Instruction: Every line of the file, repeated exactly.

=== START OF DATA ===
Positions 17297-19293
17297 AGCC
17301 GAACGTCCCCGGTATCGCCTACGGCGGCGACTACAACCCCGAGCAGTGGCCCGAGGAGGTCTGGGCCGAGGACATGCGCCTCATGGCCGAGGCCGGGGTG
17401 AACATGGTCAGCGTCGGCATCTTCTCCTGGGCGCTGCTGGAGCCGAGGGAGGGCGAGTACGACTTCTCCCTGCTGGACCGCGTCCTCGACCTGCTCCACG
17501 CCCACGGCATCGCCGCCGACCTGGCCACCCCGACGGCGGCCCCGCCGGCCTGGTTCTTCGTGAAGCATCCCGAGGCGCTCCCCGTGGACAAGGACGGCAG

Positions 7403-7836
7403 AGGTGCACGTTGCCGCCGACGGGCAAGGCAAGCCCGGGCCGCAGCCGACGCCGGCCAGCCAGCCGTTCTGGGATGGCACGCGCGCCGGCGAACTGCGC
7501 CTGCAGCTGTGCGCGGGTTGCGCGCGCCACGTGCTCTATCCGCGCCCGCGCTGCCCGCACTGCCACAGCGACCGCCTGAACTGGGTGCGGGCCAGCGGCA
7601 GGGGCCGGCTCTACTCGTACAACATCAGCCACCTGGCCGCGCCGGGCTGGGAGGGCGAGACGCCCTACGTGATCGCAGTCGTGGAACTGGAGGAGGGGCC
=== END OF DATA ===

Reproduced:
Positions 17297-19293
17297 AGCC
17301 GAACGTCCCCGGTATCGCCTACGGCGGCGACTACAACCCCGAGCAGTGGCCCGAGGAGGTCTGGGCCGAGGACATGCGCCTCATGGCCGAGGCCGGGGTG
17401 AACATGGTCAGCGTCGGCATCTTCTCCTGGGCGCTGCTGGAGCCGAGGGAGGGCGAGTACGACTTCTCCCTGCTGGACCGCGTCCTCGACCTGCTCCACG
17501 CCCACGGCATCGCCGCCGACCTGGCCACCCCGACGGCGGCCCCGCCGGCCTGGTTCTTCGTGAAGCATCCCGAGGCGCTCCCCGTGGACAAGGACGGCAG

Positions 7403-7836
7403 AGGTGCACGTTGCCGCCGACGGGCAAGGCAAGCCCGGGCCGCAGCCGACGCCGGCCAGCCAGCCGTTCTGGGATGGCACGCGCGCCGGCGAACTGCGC
7501 CTGCAGCTGTGCGCGGGTTGCGCGCGCCACGTGCTCTATCCGCGCCCGCGCTGCCCGCACTGCCACAGCGACCGCCTGAACTGGGTGCGGGCCAGCGGCA
7601 GGGGCCGGCTCTACTCGTACAACATCAGCCACCTGGCCGCGCCGGGCTGGGAGGGCGAGACGCCCTACGTGATCGCAGTCGTGGAACTGGAGGAGGGGCC